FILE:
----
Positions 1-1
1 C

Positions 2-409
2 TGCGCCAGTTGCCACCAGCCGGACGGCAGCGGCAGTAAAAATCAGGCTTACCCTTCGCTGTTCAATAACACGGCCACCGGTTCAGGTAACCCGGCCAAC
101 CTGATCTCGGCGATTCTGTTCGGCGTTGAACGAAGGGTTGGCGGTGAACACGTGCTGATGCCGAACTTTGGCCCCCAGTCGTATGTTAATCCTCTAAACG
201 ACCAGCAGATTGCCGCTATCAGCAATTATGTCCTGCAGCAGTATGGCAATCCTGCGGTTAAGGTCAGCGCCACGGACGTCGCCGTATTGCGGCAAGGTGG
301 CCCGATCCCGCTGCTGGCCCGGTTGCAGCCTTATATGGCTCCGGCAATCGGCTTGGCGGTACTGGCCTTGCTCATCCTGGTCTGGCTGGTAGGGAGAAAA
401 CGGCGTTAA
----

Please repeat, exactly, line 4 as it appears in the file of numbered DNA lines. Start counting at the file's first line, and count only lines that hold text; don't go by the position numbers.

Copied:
2 TGCGCCAGTTGCCACCAGCCGGACGGCAGCGGCAGTAAAAATCAGGCTTACCCTTCGCTGTTCAATAACACGGCCACCGGTTCAGGTAACCCGGCCAAC